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We are a public agency, and we provide public transportation services to residents of Virginia's Regional Planning District X, which includes Mr. Payne's home county of Nelson County, four other rural counties, and the small urbanized area of Charlottesville, Virginia.

We have a population of about 161,000 in that community and those rural counties. We operate a fleet of 32 vehicles and probably will be expanding that to about 34, all under 20 passenger. We offer demand response service, fixed route, commuter route service, and we run the regional ride sharing system in our area.

We do operate in a community where there is a fixed route system. In the city where the fixed route system exists, we provide the accessible transportation service. Our ridership this past year, that was for the 1987-1988 year, we provided 160,000 passenger trips, of which approximately half were for disabled persons, and about 23 percent of our total trips, or somewhere in the neighborhood of 37,000, were for persons in wheelchairs. So, we are experienced in transporting the disabled.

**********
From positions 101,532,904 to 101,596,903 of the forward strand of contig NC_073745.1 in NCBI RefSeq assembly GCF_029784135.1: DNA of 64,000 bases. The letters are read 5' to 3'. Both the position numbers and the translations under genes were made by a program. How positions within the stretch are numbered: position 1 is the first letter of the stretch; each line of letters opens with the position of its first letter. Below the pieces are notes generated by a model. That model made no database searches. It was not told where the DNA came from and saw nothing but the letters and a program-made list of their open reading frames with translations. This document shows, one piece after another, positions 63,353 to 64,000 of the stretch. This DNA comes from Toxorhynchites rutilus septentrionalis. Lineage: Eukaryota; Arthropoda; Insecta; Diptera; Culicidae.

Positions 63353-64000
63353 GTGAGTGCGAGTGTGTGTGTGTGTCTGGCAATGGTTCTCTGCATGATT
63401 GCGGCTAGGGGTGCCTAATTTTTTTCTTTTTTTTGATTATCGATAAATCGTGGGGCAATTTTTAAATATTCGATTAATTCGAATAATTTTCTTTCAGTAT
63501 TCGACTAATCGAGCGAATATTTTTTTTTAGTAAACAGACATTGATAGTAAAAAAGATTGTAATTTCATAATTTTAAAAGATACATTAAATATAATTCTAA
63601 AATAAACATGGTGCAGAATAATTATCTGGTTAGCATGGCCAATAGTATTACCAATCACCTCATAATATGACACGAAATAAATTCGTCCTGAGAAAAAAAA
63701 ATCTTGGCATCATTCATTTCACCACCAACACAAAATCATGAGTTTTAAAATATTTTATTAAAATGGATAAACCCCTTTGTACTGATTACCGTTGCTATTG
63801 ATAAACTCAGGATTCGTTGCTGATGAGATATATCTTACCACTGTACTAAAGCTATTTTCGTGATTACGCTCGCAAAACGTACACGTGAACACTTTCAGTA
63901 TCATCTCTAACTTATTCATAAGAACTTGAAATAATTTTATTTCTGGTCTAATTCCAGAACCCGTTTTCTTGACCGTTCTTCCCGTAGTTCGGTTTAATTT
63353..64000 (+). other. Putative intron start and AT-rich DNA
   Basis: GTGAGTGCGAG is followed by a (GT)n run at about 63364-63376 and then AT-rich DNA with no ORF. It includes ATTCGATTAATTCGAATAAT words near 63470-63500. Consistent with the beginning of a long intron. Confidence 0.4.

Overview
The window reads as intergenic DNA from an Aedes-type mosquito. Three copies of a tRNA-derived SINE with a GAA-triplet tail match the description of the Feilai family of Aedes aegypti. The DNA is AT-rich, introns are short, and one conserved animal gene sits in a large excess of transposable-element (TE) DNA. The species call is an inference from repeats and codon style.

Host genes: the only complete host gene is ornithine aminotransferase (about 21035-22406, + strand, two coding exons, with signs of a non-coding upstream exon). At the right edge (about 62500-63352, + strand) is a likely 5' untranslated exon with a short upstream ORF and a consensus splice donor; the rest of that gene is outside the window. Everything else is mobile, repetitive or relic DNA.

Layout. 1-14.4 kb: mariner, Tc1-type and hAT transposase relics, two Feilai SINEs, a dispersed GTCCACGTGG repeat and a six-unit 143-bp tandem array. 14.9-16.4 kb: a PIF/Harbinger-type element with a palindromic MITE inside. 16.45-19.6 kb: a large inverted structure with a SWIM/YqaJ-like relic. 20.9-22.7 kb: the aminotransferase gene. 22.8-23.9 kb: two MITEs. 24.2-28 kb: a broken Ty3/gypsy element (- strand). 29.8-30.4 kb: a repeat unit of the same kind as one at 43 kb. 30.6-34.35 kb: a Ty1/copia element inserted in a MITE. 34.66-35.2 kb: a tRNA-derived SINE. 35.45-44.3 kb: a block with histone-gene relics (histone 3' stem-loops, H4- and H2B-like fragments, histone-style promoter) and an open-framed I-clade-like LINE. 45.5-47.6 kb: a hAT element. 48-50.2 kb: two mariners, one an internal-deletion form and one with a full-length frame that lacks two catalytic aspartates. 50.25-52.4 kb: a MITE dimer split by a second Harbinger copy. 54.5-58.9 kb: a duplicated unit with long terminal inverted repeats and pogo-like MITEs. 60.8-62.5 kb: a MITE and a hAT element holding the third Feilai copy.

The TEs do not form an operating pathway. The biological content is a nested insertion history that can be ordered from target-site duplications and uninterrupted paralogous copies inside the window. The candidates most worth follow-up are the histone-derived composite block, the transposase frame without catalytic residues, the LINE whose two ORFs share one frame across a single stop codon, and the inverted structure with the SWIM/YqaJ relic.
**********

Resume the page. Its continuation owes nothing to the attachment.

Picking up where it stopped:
As for my own experience, in addition to operating this transportation system, I serve as a member of the executive committee of our local independent living center, I am on the Transportation Committee for the Virginia Board for the Rights of the Disabled, and I have served for the past three years, since 1986, and was one of the founders of the National Association for Transportation Alternatives, NASTA, which merged this summer with Rural America to form the Community Transportation Association of America.

We at CTAA are the advocacy and membership organization for what we always call the "significant others," but we basically serve the rural, small urban, human services and specialized transportation systems as a membership organization.

We have public entities as members, we have private non-profit members, and we have some private for profit members. We have about a 300-member membership, but we serve actually an industry of somewhere around four to five thousand providers.

About 1200 of those are small rural systems with Section 18 funds. And we have a number, I would say somewhere between four and five thousand out there of other kinds of systems, human services, HHS systems.

I am presently continuing as a member of the Board of CTAA, and I am here in my capacity as a member of the Board to present the CTAA Board's views.

We represent those folks who know what specialized and accessible transportation is all about. We know how difficult it is to provide, and we know how important it is. So I want to give you my views-remember that I am speaking for myself but mainly for my industry.